Protesters try to halt modern art show over owner's link to Nazi war criminal

Mercedes heir vows to go ahead with plan to exhibit his collection

One of the key moral dilemmas left over from the Third Reich has been flushed to the surface by a fierce row over a forthcoming exhibition in Berlin of a huge contemporary art collection owned by the grandson of a convicted Nazi war criminal.

The collector in question is Friedrich Christian Flick - or the multimillionaire Mercedes-heir "Mick" as he's known in society circles from Chelsea to Gstaad.

At the centre of the dispute are plans to put on show some 2,500 works of modern art, ranging from Duchamp, Mondrian and Giacometti to more contemporary names such as Bruce Naumann, Martin Kippenberger and Paul McCarthy. Never before shown in its entirety, the collection of painting, sculpture, installations and photography is being billed as "one of the most exciting collections of contemporary art in the world".

Mr Flick must be bracing himself for controversy every time he tries to show the works in public. Munich and Dresden have already turned down plans for an exhibition after widespread protests. A similar outcry led to its rejection in Zurich - along with a museum he proposed building to house the works designed by architect Rem Koolhaas.

The reason is that his grandfather, Friedrich Flick, made his fortune as one of the Nazi regime's largest arms manufacturers and was jailed at Nuremberg for, among other offences, using some 40,000 German and East European slave labourers in his factories.

Accusations have been flying back and forth all month. Salomon Korn, of Germany's Central Council of Jews, said: "This amounts to a moral whitewashing of blood money."

He said it would be like showing the "Goering Collection": the head of Hitler's Luftwaffe, Hermann Goering, raided galleries and private collections across Europe. Looted treasures are still being returned to their rightful owners.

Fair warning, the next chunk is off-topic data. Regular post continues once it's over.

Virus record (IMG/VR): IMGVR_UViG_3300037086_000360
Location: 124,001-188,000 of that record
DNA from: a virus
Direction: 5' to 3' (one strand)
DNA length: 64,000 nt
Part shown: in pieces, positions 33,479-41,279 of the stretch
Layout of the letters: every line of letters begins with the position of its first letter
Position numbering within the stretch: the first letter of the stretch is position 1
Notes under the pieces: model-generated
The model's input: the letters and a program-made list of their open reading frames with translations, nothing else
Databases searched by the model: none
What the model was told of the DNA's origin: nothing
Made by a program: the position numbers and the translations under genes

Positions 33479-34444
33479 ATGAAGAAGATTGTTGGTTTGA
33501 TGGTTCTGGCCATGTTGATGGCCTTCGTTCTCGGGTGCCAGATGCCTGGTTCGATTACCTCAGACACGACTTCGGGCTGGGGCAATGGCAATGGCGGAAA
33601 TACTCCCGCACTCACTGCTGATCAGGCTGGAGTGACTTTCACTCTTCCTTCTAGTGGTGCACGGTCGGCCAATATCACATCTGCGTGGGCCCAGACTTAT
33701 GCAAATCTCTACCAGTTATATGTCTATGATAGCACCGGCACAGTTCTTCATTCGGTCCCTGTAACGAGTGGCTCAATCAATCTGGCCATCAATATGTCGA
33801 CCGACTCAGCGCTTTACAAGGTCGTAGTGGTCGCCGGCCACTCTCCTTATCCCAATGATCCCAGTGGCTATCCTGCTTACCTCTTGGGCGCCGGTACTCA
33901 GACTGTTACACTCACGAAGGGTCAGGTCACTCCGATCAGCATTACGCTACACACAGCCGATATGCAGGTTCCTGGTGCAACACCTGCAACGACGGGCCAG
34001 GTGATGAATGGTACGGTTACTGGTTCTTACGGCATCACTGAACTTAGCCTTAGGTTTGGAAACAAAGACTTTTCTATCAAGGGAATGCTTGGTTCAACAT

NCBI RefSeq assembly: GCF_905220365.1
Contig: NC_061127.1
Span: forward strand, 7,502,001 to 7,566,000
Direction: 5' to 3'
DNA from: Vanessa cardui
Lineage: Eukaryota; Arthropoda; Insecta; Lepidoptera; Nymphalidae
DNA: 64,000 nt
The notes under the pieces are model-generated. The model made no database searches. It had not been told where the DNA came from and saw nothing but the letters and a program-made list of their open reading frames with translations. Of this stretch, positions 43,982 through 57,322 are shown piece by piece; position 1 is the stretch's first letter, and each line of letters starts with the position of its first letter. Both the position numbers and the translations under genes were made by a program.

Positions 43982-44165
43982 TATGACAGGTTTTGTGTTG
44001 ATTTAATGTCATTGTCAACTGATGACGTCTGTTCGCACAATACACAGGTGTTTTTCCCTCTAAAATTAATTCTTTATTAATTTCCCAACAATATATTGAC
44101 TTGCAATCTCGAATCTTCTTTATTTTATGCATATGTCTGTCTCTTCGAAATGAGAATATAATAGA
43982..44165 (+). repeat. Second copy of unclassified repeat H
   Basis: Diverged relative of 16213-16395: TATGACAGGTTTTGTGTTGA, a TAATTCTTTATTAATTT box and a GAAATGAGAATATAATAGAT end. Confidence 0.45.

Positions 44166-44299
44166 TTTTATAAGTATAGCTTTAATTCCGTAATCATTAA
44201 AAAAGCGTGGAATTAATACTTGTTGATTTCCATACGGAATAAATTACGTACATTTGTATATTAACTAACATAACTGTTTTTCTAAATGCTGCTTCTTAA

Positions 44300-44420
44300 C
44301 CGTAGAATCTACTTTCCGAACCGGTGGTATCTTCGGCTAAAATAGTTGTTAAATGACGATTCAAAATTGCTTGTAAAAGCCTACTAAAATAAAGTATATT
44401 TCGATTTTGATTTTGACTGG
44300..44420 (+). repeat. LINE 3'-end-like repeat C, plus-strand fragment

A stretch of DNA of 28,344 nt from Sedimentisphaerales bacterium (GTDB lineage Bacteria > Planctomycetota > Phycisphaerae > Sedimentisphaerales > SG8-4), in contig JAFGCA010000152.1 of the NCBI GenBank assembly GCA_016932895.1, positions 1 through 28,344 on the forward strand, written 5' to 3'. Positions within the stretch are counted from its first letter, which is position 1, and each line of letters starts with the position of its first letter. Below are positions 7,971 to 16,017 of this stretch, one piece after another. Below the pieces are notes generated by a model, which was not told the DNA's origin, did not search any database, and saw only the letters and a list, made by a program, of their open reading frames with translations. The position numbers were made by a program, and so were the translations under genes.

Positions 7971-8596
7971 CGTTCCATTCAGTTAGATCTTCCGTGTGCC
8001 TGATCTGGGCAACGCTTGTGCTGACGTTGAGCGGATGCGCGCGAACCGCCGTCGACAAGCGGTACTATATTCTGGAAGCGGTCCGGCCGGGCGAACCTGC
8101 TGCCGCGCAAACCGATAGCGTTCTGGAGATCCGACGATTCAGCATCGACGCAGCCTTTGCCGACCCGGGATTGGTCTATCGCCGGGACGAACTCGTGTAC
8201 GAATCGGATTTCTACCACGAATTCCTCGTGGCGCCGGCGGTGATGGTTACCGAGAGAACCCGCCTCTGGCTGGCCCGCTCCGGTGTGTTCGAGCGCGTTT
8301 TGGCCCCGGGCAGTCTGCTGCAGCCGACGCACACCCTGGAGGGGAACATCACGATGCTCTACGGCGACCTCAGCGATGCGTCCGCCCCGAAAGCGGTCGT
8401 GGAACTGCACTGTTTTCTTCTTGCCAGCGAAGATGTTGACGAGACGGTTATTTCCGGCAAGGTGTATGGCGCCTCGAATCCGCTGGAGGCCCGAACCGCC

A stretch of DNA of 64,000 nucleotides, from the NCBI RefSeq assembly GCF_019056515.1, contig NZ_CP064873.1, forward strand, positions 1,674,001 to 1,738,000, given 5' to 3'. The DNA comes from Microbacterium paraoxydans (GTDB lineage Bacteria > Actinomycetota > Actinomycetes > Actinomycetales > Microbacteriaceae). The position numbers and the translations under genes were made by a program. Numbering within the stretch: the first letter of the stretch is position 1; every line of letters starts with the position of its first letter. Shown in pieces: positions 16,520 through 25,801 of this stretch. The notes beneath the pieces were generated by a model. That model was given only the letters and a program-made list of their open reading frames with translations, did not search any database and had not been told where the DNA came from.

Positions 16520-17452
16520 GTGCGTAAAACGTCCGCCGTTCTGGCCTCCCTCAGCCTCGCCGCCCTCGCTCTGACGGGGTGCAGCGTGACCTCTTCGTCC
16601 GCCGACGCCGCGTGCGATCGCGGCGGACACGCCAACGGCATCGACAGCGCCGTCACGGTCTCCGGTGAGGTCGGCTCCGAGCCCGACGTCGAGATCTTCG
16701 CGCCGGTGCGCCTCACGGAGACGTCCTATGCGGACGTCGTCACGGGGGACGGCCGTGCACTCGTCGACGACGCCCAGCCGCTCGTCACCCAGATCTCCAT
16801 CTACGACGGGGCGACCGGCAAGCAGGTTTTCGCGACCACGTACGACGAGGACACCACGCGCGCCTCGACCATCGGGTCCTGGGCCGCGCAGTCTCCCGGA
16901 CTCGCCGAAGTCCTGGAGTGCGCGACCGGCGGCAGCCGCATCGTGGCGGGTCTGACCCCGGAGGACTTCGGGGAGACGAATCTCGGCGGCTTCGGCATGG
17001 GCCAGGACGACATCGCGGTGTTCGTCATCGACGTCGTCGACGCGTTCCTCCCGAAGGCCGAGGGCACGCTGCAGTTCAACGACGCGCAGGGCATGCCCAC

Another leading member of the council, Michael Fürst, said that if the exhibition, at Berlin's Hamburger Bahnhof Museum for Contemporary Art, went ahead, it would be an "insufferable provocation to all those who suffered hunger, humiliation and torture in his grandfather's business". The Flick Industrial empire, with stakes in Daimler-Benz among other businesses from chemicals and construction to insurance, lost much of its assets after the war, but was rebuilt by the family.

For his part, 59-year-old Mick Flick - whose company refused to pay into a German government compensation fund for families of forced labourers - claims his wealth is separate from that amassed by his grandfather. But, he said, "I have never shied away from what my grandfather did and never sought to relativise his acts".

It is not the first time that the post-war Flick generation has struggled for public acceptance. In 1995 his brother Gert Rudolf "Muck" Flick's attempts to set up a history chair at Oxford were rejected after a massive outcry by academics, who said the Flick name would tarnish the university's reputation.

Nonetheless, the Berlin exhibition looks likely to go ahead. Mick Flick is to pump some €7.5m (£5m) into renovating part of the museum, and the exhibition has the support of Gerhard Schröder.

"Art is Mr Flick's personal passion," said the state-funded arts organisation, Preussischer Kulturbesitz. "One cannot stigmatise art, and one cannot continually punish grandchildren for acts committed by their forefathers."

Indeed, the issue has even split the Jewish community. As Michael Blumenthal, the director of Berlin's celebrated Jewish Museum, told Der Spiegel: "I do not think much of those who make the grandchildren of those with a Nazi past responsible for what their forefathers did."

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